Thursday, 29 May 2014

Early Summer Round-Up

Matthea Harvey
Kathryn Simmonds
Pleased to find myself in two early summer publications which came out this week. New Welsh Review 104 has essays on David Jones and Dylan Thomas (surely you can't be bored by his centenary celebrations already?!), a travel piece about Burma and poems by Damian Walford Davies and Jonathan Edwards. My contribution consists of two poetry reviews: one of Kathryn Simmonds' 2nd volume The Visitations and one a pamphlet round-up including Samantha Wynne-Rydderch's latest:
   I also have a poem (or a sequence of four, depending on how you read it) in the new summer issue of  Poetry London. I haven't seen a copy yet but there was a launch this evening (I was unable to attend) which included readings by Niall Campbell, D. Nurkse, Matthea Harvey and Angie Estes, all intriguing poets so should be a strong edition.
   Afterword: I have it now and it's definitely worth a look. Poems by Denise Riley, Colette Bryce and Eoghan Walls, reviews of books by Christopher Middleton, Gottfried Benn (translated by Michael Hofmann) and Derek Mahon.

Monday, 12 May 2014

JHW 1942-2014

    And now John has died. I realise I reflect too often in this blog on the passing of poets - no doubt a sign of aging - but there always seems to me something especially tragic when a poet leaves the world. What was it Pasternak called them? "Hostages of eternity in the hands of time". Something of this although there is something assuring about that quote too; perhaps something also like this line from a Lorrie Moore story: "What is beautiful is seized".
   But John was a friend. He would have laughed at me for bandying such grandiose quotations. Like most genuine poets he didn't have much time for the pretentious baloney that's spouted about poetry and literature; he preferred to get on with it and let his work do the talking. I can only echo the generous tribute written by Todd Swift on Eyewear the other day about both John the man and John the poet, although I knew him for a much shorter time than Todd.
    I missed John when he made his final trip to England three weeks ago to read from his new volume The Golden Age of Smoking at the LRB Bookshop and I had been meaning to email him to see how it had gone ever since I've been back in London. On the other hand I'm really glad I had the opportunity to conduct an interview with John last autumn on this blog and I hope now it reads as a last summing-up of his views on poetry and a potted autobiography for those wishing to look back.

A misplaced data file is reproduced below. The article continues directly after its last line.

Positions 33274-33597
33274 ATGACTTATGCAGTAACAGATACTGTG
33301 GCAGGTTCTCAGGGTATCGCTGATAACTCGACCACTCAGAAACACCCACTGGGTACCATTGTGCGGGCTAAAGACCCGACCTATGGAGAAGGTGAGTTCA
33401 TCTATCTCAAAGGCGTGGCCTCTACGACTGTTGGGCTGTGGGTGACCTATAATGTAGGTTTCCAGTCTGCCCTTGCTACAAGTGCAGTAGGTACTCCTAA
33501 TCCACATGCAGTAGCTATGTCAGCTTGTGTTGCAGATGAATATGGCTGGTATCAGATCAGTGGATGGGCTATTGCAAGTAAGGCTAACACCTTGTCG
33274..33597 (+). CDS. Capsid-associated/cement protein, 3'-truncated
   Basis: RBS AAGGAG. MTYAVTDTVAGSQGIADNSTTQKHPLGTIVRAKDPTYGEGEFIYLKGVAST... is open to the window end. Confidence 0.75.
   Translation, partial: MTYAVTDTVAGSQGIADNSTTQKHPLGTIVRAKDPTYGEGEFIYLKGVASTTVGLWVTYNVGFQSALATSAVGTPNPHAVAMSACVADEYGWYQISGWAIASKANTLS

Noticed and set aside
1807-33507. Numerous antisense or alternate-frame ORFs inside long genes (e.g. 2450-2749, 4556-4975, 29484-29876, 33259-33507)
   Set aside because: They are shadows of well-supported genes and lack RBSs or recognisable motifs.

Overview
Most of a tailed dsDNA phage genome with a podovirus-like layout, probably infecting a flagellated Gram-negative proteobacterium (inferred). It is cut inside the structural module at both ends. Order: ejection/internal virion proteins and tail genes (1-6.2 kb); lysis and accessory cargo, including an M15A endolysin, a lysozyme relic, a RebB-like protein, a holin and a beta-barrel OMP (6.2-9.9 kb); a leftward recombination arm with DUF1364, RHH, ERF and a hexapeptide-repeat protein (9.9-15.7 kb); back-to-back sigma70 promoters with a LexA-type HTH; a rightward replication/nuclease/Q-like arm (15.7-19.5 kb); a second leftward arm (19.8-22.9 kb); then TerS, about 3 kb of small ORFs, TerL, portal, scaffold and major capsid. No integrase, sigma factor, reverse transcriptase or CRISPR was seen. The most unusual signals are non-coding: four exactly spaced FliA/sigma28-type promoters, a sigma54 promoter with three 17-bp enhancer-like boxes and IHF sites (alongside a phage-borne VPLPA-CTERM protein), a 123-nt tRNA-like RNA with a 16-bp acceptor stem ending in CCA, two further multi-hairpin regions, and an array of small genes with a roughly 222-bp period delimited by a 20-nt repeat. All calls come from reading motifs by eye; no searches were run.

What comes through, however, is the sense of himself as a figure somewhat eclipsed by the poetry scene he had not so long ago been a distinctive part of, a disillusion born of struggling to get quirky, unconventional poems like his heard above the chugging drone of mediocrity. I hope that John's death will occasion some form of revaluation of his achievement (perhaps a Collected, for example, will appear before long) and see his reputation restored to its proper standing.
   I just flicked through my favourite book of his, Canada, for a line or stanza appropriate for this moment but I could find nothing mournful or gloomy in the whole collection. In fact almost every poem is full of energy, good humour and zing: he was very much a poet "on the side of life" and as a person too. All the sadder, then, that he is now gone.
   Obituary by his friend John Lucas here.

Sunday, 4 May 2014

Rosemary Tonks 1928-2014

  One of the most interesting and enigmatic British poets of the late 20th century, Rosemary Tonks, passed away last week. Even to call her a poet, however, shows up the inadequacy of our terminology since she hadn't written any poems since the '60s and had foresworn the two short collections she published at that time. Brian Patten made a radio documentary about her a few years ago called The Poet Who Vanished. Like Rimbaud (whose influence seems traceable in these marvellous, effervescent, offbeat poems, as well as Laforgue's and that of the French Surrealists) she renounced the daring verbal forays of youth in favour of what she came to see as more important concerns; in this case, a reclusive devotion to her Christian faith. A more exact parallel, in fact, could be drawn with the life of Hope Mirrlees, who similarly gave up poetry after a single tour de force - the book-length masterpiece Paris - deeming it incompatible with the demands of her religion and only returning to writing poetry right at the end of her life.
    I wonder if a secondary motive for not seeing a career in poetry as a viable option for either Tonks or Mirrlees (or equally Laura Riding, another apostate) was the anomalous nature of being a female Modernist poet who didn't wish to conform to the inherited stereotypes foisted upon them by the literary establishment. Tonks was clearly never going to be a mainstream poet and what few notices I've found about her (written by men) do often focus somewhat belittlingly on the frisky, sensuous loucheness of her work, which is one of its great appeals and makes it so redolent of its time: how many male poets of the '60s capture the flavour of the period so well? (The Liverpool poets, for example, seem juvenile in comparison.)
   For a taster of her brilliantly-titled volume Iliad of Broken Sentences try this discontinued blog.
   Guardian obituary here.